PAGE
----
Scott

Offline delalluvia

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Re: Do you agree with Thoreau?
« Reply #9 on: May 25, 2006, 08:09:32 pm »

On another tangent, has anyone else noticed that we tend to reify and privilege moments of happiness as indicative of how life should be or somehow really is, while moments of depression or horror tend to be treated as problems to be overcome? I have sometimes wondered, in my more philosophical moods, if sorrow and horror might not be more accurate or appropriate responses to our world, and that we might willfully overlook this because the emotional burden is too overwhelming to bear. In my level-headed frames of mind, I tend to see the world as a neutral plane onto which we project our biases, fears, and desires, and that life is really neither "good" nor "bad", but simply what we make of it. But I think it's quite telling of what kind of creatures we are that we tend to shun sorrow and horror in the pursuit, sometimes blindly, of whatever we perceive to be joyful or comfortable.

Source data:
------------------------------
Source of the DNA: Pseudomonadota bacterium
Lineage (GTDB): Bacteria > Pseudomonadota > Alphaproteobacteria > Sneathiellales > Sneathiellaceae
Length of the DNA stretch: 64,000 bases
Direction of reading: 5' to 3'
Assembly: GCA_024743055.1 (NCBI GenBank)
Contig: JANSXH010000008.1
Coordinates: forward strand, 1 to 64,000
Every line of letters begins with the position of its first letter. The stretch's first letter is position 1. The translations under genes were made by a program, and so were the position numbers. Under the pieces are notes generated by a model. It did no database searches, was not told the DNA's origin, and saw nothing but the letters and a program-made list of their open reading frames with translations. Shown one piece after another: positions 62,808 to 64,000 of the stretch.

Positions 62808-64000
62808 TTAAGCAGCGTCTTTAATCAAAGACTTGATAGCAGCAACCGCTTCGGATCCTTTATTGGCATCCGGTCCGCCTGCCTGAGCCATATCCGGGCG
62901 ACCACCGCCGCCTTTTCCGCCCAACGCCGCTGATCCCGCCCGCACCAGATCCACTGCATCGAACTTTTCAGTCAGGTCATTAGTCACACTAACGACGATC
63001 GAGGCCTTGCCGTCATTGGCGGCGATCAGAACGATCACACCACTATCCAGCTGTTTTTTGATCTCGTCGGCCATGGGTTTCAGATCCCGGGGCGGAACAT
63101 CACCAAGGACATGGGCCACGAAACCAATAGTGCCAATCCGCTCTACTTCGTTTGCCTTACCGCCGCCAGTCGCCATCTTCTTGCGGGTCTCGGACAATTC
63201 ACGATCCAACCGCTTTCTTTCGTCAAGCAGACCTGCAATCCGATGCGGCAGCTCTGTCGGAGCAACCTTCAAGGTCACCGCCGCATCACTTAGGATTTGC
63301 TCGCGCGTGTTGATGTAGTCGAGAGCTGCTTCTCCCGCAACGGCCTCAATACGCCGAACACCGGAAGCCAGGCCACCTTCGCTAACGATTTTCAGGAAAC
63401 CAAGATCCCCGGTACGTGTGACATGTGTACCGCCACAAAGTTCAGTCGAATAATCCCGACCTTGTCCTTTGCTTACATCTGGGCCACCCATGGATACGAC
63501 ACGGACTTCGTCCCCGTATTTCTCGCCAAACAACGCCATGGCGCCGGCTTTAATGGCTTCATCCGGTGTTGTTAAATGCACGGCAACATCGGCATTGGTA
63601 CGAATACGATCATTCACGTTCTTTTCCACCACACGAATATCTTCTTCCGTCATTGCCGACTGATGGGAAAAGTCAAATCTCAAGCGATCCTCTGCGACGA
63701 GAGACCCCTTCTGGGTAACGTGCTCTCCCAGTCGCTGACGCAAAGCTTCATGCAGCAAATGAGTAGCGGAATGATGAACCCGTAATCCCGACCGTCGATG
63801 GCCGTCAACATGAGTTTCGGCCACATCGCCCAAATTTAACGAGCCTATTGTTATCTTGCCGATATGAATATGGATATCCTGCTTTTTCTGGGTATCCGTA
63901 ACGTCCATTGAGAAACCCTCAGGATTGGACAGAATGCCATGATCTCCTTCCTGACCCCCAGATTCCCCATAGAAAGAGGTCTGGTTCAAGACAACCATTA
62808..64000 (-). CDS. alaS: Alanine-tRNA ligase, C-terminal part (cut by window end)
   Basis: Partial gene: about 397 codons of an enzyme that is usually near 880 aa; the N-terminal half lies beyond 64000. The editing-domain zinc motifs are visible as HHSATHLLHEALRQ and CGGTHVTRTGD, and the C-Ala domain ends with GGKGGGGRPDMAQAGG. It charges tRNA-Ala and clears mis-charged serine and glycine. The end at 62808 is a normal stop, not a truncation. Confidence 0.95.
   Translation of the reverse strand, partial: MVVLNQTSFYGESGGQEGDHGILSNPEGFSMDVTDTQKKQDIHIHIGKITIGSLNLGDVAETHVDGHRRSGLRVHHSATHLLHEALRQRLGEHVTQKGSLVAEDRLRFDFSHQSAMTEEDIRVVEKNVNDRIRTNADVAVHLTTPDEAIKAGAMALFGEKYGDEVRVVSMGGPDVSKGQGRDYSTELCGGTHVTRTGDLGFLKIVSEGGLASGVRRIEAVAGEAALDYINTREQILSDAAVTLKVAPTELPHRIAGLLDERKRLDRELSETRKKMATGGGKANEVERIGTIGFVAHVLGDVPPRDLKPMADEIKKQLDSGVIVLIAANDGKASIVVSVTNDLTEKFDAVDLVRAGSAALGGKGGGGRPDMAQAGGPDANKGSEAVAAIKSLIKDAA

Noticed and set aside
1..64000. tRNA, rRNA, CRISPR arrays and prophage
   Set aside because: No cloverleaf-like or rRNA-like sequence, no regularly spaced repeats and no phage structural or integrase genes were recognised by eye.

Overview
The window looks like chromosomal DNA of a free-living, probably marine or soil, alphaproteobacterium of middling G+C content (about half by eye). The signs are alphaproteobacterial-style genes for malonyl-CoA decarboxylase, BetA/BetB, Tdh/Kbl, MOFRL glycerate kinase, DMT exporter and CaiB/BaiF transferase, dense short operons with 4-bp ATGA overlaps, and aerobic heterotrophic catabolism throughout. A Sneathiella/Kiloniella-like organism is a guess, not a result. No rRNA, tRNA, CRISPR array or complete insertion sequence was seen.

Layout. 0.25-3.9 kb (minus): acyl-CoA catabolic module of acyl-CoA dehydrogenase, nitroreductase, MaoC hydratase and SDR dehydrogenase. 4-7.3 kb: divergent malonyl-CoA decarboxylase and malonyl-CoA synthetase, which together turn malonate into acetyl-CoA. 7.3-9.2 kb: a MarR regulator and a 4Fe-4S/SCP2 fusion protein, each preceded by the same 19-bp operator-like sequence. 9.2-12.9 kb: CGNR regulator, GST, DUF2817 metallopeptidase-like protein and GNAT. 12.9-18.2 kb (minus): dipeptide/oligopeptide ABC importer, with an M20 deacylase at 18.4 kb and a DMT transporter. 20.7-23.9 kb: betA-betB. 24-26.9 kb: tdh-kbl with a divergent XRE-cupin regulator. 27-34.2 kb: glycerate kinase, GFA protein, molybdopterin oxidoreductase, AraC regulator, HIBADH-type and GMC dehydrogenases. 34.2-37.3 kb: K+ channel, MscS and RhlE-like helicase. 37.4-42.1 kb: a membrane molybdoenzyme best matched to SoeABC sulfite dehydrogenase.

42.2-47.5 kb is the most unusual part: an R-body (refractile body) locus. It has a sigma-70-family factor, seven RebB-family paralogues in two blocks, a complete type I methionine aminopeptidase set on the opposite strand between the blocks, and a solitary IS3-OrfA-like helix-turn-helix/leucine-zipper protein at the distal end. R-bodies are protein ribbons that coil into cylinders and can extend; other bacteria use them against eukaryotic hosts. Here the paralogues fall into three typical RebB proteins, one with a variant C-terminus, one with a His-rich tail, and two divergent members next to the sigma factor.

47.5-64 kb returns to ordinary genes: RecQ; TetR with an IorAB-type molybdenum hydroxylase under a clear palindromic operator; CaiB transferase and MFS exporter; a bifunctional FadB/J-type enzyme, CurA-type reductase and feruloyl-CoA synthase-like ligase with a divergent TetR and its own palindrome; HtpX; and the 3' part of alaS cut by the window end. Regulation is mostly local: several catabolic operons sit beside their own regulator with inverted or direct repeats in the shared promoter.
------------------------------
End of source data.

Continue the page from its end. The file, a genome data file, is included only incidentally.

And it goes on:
Well said Scott. I think it was David Duchovny talking about a meeting with his psychologist in which he lamented how down he was.  The doctor asked him if he was sad all the time.  He replied no.  Was he happy all the time?  And he also replied no.

The doctor pretty much made him come to the conclusion that his emotional state was fleeting and was supposed to be.  He wasn't supposed to be happy or sad all the time.

In fact, IMO, I think as people we should run in a kind of emotional/mental 'neutral' state most of the time.  Joy and sadness being extremes of this state based on our environment and experiences.

It's alright to 'just be OK'.